Gold Helmet of Meskalamdug (Mesopotamia)

Elaborate hairstyles were important for both men and women in Mesopotamia. The kings began to wear a full beard and long braided hair tied in a large bun at the nape of his neck. Women continued to wear their hair long, twisting it into large buns that covered the top of the head to the base of the neck and adorning it with ribbons and pins. The wealthiest people decorated their elaborate hairstyles with beautifully made jewelry of gold and silver.

The gold helmet of Meskalamdug, Sumerian King of the First Dynasty of Ur (26th-25th century BCE), is an artefact that was discovered in one of the graves in the Royal Cemetery at Ur. The gold of the helmet was expertly formed to resemble the hairstyle popular for men of the time: waves around the face with a bun tied in the back. This grave was found to have belonged to an ensi (roughly translated as ruler) of Ur by the name of Meskalamdug.

Based on an inscription on a lapis lazuli bead discovered in the ancient city of Mari, located near the west bank of the Euphrates River in Northern Mesopotamia during the Early Bronze Age and the Middle Bronze Age, Meskalamdug was a King of Kish, a title said to have been held by one who ruled over both Sumer and Akkad. Nevertheless, there had been two rulers by the name of Meskalamdug, one being the grandfather of the other, and it is unclear if the owner of the war helmet was the older or younger Meskalamdug.

The grave of Meskalamdug was discovered in 1924 by the renowned British archaeologist Leonard Woolley. Within the grave, Woolley discovered a skeleton that was buried with numerous grave goods. Based on analyses of the bones, the skeleton belonged to a man who was probably under 30 years of age at the time of death. The man was of a strong build and was around 1.7 m (5.5 ft.) in height.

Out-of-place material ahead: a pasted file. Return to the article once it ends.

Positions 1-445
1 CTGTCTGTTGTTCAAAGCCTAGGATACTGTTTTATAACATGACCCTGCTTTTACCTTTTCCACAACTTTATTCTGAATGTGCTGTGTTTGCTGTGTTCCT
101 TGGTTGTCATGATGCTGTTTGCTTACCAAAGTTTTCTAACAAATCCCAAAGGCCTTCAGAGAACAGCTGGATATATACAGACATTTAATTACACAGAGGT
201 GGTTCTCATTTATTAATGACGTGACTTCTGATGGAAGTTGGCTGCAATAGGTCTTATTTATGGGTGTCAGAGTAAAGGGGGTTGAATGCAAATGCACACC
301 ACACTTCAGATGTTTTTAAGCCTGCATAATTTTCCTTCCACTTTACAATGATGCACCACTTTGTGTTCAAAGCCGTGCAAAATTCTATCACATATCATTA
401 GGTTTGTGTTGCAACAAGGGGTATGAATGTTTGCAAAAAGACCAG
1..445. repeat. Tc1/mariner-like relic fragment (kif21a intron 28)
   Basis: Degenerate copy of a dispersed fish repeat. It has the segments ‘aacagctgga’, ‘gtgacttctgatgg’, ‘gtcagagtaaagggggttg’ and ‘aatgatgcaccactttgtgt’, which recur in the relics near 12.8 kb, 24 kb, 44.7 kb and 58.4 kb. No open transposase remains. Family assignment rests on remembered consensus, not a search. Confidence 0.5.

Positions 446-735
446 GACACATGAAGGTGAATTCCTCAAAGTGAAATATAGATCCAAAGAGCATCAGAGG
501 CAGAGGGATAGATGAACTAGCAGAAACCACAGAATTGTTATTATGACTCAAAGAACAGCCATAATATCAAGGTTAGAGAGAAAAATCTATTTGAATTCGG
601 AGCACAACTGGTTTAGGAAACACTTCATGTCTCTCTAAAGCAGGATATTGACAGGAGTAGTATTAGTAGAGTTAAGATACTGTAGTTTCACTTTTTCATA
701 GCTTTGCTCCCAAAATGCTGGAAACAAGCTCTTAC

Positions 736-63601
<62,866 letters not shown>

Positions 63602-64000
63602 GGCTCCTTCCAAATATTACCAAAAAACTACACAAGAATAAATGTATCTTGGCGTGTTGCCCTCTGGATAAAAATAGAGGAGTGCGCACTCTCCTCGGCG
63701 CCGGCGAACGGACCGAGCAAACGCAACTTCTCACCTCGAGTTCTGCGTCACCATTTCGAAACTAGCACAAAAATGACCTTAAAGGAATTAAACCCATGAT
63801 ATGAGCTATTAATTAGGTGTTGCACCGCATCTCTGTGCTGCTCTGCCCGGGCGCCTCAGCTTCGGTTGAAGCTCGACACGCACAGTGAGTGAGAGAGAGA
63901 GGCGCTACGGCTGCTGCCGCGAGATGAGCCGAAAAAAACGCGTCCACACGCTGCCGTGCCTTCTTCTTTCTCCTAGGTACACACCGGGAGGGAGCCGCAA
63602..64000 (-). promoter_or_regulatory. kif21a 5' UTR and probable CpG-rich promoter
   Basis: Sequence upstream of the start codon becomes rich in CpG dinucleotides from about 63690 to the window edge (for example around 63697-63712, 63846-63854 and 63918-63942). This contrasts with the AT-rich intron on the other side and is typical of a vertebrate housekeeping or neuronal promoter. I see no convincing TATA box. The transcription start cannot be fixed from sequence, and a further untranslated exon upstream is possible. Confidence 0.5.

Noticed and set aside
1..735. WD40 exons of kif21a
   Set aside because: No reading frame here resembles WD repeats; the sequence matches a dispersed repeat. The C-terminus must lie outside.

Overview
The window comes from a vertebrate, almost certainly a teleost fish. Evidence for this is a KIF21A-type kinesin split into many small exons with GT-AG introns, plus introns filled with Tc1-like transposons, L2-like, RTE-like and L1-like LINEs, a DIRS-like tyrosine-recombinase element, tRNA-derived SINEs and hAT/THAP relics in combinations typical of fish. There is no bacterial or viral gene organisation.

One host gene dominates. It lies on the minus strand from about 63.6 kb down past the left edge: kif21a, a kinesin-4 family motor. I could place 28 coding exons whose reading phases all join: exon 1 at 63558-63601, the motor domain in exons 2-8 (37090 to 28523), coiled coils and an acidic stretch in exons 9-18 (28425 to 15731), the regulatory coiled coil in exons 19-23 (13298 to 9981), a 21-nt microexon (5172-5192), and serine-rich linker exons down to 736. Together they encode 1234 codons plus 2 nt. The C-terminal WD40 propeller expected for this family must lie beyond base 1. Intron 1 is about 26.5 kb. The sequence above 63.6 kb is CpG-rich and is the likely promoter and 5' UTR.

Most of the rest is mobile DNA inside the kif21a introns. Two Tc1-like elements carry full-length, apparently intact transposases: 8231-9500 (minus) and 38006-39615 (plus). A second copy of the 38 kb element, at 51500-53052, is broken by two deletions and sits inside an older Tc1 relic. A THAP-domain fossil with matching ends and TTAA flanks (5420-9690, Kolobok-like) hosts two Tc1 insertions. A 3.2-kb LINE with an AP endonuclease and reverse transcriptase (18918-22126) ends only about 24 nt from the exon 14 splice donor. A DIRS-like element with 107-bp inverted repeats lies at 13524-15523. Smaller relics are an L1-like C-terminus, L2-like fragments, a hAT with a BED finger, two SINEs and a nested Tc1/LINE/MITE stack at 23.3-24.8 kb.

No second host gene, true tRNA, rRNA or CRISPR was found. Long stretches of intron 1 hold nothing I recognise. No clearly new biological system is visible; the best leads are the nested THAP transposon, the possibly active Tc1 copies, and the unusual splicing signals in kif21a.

The “King of Kish” is named for a city in Akkad. An Akkadian could be the king of Kish, but it also became the traditional title of any Sumerian king who ruled both Sumer and Akkad. In a way, the title meant “The King of Kings”. Sargon the Great, also the King of Kish, wore the same kind of distinctive helmet.

The two examples shown here belonged to Sargon and Meskalamdug. Meskalamdug was Sumerian and Sargon was Akkadian. There is more than a 150 years difference between them. The only thing the two men had in common is they were both the King of Kish. This indicates that the helmet was meant only for a King of Kish, and it wasn’t meant to symbolize other forms of royalty.

An Akkadian wore this type of helmet if he was literally the king of Kish. A Sumerian wore this helmet only if he conquered Kish and it allies to thus become the King of Kings. This kind of helmet is made to look like the wearer’s own hair, with a knotted bun in the back, and a woven band on top. Since it is made of gold, it’s always been assumed that the helmet was a symbol of royalty.

Kish was occupied from the Ubaid period (circa 5300-4300 BCE), gaining prominence as one of the pre-eminent powers in the region during the Early Dynastic Period when it reached its maximum extent of 230 hectares. According to ancient Sumerian sources, it was the seat of the first postdiluvian dynasty; most scholars believe that the dynasty was at least partly historical.

The dynasty ended when its last king, Agga, was defeated about 2660 BCE by Gilgamesh, king of the first dynasty of Uruk. Although Kish continued to be important throughout most of ancient Mesopotamian history, it was never able to regain its earlier prominence.

8 thoughts on “Gold Helmet of Meskalamdug (Mesopotamia)

  1. Manojit

    Wow!! Wonderful information. King Sargon the great of Sumerian is believed to have established first empire in the world. Major source of gold must have been either from Indus Valley or Egypt.

    Liked by 1 person

    1. Thanks, Mano. The large concentration of early gold objects and the fact that there are no metal-bearing deposits in Lower Mesopotamia prompts a question concerning the origin of the raw material used to create these artifacts. Studies say that Mesopotamian gold was mainly sourced from Egypt. Gold artifacts in Mesopotamia are often combined with lapis lazuli sourced from Afghanistan and carnelian, probably imported through the Indus valley.


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